Lankum – St. George's Church, Brighton – 18th May 2018
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Lankum - St. George's Church - 18th May 2018

Lankum – St. George's Church, Brighton – 18th May 2018

Formerly called Lynched and now called Lankum, the four-piece, punk-inspired Irish band have found favour amongst folkies, alternative festival and anti-establishment types, as well as a sprinkling of the more conservative Brighton Festival fanbase, under whose auspices this gig was promoted.

Their very first time in Brighton, Lankum are riding the wave of critical applause following the release of the stunning Between the Earth and Sky, a brilliantly rustic drone-folk album released on Rough Trade last year. However, it seems some people are here to hear reels and jigs, such is their enthusiasm and desire to stand up and dance. That isn't going to happen here. Not much, anyway, as Lankum's music is generally a mix of the mournful, dark and sombre, as epitomised by first song tonight, 'What Will We Do When We Have No Money'. Harmonium-led, drenched in tradition, and sung by the mesmerisingly nasal-rich voice of Radie Peat, with harmony backing from the rest of the band, its dark underbelly still has a big place in today's, supposedly richer, environment.

So it continues, the band using a mix of Uillean pipes, recorders, accordion, concertina, guitar and fiddle in imparting a sense of sadness and despair, mixed in with glimmers of hope and optimism. Such as on 'The Old Main Drag', a Shane MacGowan original from the mid-80s, given a more sombre a cappella treatment with just accordion for accompaniment. There’s also the anti-war song 'Peat Bog Soldiers' which showcases the very tight and expressive harmonies of the band, as does their rendition of the rare traditional, and rather bleak, 'Sheepstealer'. This segues into the original composition 'The Townie Polka', built by a repetitive fiddle melody and backed by pipes, harmonium and guitar in creating a marching drone, that slowly builds - like from dawn to morning - a radiant musicality offering purpose and yet meditative qualities.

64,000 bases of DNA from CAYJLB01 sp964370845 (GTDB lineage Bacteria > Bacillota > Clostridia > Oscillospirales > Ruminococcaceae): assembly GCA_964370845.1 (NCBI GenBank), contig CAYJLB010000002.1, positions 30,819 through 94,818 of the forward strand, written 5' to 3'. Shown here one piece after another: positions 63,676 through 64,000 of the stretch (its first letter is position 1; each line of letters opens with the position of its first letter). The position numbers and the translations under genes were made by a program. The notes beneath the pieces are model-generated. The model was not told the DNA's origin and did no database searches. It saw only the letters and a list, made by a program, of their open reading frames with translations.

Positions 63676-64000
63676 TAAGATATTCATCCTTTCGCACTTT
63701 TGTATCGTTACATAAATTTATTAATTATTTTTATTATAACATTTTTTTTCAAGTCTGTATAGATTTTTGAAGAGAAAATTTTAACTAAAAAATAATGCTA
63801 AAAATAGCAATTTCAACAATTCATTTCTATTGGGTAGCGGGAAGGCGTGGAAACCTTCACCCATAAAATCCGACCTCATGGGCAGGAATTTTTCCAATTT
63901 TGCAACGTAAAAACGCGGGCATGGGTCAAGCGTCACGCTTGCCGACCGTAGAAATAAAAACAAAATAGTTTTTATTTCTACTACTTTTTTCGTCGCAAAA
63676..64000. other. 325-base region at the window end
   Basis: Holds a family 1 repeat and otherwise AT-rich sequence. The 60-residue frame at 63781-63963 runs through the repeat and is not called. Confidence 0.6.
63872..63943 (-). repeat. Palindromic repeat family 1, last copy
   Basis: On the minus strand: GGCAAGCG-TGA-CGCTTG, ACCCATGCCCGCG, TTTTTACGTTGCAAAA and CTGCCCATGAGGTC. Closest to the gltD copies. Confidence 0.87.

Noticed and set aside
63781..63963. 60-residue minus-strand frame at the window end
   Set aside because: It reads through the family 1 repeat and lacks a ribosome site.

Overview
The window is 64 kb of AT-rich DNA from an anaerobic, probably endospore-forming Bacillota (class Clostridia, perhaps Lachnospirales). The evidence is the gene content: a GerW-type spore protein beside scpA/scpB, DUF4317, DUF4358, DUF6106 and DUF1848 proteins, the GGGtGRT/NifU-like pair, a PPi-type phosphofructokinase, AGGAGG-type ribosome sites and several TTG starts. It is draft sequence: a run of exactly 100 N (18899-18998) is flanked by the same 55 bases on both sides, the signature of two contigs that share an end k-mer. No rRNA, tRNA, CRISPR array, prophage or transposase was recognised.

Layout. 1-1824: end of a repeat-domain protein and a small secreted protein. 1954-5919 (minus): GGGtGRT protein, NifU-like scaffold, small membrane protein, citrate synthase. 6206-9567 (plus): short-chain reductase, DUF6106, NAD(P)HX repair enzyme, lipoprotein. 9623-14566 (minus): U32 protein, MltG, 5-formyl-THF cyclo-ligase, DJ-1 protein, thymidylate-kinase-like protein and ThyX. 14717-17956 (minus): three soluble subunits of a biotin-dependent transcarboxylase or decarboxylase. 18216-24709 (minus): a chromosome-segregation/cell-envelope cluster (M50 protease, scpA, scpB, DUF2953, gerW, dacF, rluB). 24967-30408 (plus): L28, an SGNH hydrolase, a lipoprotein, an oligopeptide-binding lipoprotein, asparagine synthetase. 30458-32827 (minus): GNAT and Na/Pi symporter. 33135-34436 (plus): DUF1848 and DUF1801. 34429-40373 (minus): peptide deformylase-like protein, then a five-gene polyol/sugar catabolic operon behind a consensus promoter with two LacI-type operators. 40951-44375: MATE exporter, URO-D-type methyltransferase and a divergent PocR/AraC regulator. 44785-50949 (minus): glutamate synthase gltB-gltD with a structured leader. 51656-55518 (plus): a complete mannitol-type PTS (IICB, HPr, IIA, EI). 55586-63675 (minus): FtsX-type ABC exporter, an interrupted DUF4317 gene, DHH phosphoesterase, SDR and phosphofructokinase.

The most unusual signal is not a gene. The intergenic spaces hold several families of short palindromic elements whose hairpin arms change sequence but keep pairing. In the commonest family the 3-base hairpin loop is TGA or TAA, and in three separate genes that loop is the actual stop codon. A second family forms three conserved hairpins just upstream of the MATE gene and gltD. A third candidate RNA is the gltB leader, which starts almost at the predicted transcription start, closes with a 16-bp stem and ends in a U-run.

For sure, Lankum interject the downtrodden and downbeat nature of the music with funny interludes, and musical moments, and reveal that one of the books of the Artistic Director of this year's Brighton Festival, David Shrigley, sits proudly in the toilet of one of the band members. Lankum, you feel, won't let the bastards grind you down.

Elsewhere, Lankum perform more songs from their previous 2014 album Cold Old Fire such as the short but sweet 'Father Had A Knife', and the ancient traditional 'The Tri-Coloured House', before returning to 'The Granite Gaze' from Between the Earth and Sky, a deeply incisive and bitter song about division and enslavement. Finally, there's the opportunity for some shake, rattle and roll, the band coming out with 'The Old Man Over The Sea' which eventually morphs into a semi-knees up instrumental, whence much whoopin' and a-hollerin' prevailed.

Jeff Hemmings




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